Holy Scripture tells us that the Lord Jesus returned to the glory of his Father forty days after his Resurrection, and for that reason, the Church traditionally celebrates the Ascension on the Thursday after the 6th Sunday of Easter — forty days after Easter Sunday. In recent years, however, the liturgical commemoration of the Ascension has been transferred in many places from the proper Thursday to the Seventh Sunday of Easter, and that is why we celebrate the Ascension of the Lord Jesus Christ today.
This mystery of faith does not mean that the Lord was merely taken from our sight to continue in space and time as we know them while simply being in another place; rather, Christ the Lord in His Ascension transcended the created universe altogether, including the created realities of time and space. But in transcending the created universe, the Lord Jesus did not abandon His Church or leave us comfortless. Even as Christ gave us the Great Commission to spread the Gospel to the ends of the earth and celebrate the sacraments for the salvation of souls, He also promised to send the Holy Spirit of truth to be our teacher, guide, and consoler, and the coming of the Spirit was accomplished and manifested 50 days after Christ’s Resurrection, a mystery which we will celebrate next week on the great Solemnity of Pentecost. Christ’s Ascension and the outpouring of the Holy Spirit are the very conditions for the possibility of this time of the Church in which we are called to share in the sublime work of bringing the whole human race to know, love and serve the living God, and in Word and Sacrament, the Savior remains with us to sustain us in that mission.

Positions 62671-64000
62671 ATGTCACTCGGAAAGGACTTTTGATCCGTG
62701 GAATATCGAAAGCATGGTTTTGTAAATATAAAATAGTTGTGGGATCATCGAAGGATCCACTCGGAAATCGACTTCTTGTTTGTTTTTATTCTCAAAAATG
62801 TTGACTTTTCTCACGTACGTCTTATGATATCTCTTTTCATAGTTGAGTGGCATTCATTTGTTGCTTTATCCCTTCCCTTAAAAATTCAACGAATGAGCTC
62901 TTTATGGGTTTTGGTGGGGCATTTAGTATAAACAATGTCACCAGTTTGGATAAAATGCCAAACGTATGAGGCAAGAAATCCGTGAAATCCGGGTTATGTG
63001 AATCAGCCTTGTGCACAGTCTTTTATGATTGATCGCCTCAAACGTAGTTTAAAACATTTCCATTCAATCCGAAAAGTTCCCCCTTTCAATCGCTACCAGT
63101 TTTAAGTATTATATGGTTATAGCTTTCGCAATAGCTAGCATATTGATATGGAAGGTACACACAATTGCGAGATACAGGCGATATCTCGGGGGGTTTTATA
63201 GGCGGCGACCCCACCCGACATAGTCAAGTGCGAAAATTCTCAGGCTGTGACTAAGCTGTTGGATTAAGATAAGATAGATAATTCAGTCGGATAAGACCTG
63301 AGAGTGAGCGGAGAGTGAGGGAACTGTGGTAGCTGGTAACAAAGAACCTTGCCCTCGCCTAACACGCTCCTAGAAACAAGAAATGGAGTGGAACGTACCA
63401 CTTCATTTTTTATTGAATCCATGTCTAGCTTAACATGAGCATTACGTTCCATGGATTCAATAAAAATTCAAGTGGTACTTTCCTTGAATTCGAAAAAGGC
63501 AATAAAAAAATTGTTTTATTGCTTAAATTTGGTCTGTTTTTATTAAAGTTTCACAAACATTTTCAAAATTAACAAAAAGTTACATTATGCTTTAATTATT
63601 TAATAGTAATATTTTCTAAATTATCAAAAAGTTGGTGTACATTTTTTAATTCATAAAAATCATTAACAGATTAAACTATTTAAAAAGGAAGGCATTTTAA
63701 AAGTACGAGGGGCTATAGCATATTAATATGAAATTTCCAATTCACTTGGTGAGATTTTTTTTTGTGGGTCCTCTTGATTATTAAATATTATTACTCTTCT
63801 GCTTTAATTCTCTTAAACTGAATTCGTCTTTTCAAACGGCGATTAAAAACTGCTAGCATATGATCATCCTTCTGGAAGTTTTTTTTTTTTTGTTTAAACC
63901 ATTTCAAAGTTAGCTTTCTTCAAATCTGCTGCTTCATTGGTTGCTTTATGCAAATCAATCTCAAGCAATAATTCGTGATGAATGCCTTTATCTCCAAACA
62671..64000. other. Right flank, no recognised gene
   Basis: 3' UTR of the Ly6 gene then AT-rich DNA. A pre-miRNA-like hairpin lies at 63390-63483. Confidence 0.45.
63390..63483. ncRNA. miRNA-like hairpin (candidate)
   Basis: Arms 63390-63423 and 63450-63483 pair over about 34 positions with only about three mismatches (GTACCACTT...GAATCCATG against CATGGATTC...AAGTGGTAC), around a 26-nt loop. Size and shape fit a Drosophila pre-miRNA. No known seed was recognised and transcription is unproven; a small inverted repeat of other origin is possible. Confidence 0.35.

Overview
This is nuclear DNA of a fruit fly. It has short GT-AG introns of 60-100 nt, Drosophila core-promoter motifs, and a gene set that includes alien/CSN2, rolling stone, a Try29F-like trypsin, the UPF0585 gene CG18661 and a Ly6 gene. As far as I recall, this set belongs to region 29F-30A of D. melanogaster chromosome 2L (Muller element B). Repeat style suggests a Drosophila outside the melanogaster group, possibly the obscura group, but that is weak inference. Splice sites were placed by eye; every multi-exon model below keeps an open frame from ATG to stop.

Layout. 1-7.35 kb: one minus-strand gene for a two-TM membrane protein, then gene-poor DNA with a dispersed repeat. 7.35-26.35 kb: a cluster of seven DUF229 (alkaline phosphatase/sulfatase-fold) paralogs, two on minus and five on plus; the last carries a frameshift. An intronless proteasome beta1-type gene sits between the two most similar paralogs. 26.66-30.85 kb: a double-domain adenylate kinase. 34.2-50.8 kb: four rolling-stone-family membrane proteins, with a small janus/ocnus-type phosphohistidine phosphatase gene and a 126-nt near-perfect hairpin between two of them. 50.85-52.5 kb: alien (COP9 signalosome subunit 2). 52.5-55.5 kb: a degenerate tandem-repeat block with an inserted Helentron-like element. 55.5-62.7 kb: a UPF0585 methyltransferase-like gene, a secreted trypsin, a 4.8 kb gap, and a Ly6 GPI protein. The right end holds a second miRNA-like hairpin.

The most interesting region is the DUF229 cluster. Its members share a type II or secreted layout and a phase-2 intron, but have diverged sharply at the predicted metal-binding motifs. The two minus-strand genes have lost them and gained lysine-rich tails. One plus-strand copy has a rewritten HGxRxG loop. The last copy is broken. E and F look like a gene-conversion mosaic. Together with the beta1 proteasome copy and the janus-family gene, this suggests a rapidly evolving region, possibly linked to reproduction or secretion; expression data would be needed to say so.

In describing the final moments of the Lord Jesus with the Apostles, St. Matthew candidly admits that even forty days after the Resurrection, confusion remains: “And when they saw him, they worshipped him, but some doubted.” These doubts, however, were resolved by the solemn revelation of the divine nature and glory of the Son of Man: “All authority in heaven and on earth has been given to me. Go therefore and make disciples of all nations…” And twenty centuries later we are still laboring to fulfill the Great Commission, which begins with comprehending the majesty of this sacred mystery of faith. In the Roman Missal, the first Preface of the Ascension speaks to us of the sacred mystery of Christ’s Ascension in these words:
“It is truly right and just, our duty and our salvation, always and everywhere to give you thanks, Lord, Holy Father, almighty and eternal God. For the Lord Jesus, the King of Glory, Conqueror of sin and death, ascended to the highest heavens, as the Angels gazed in wonder. Mediator between God and man, Judge of the world and Lord of hosts, He ascended, not to distance Himself from our lowly state, but that we, His members, might be confident of following where He, our Head and Founder, has gone before.”